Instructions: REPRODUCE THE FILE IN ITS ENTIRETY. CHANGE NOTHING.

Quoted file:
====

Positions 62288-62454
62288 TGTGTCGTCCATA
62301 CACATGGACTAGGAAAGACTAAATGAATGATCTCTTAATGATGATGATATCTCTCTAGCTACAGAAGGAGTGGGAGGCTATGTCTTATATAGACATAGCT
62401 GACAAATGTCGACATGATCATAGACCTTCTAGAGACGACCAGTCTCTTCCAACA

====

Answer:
Positions 62288-62454
62288 TGTGTCGTCCATA
62301 CACATGGACTAGGAAAGACTAAATGAATGATCTCTTAATGATGATGATATCTCTCTAGCTACAGAAGGAGTGGGAGGCTATGTCTTATATAGACATAGCT
62401 GACAAATGTCGACATGATCATAGACCTTCTAGAGACGACCAGTCTCTTCCAACA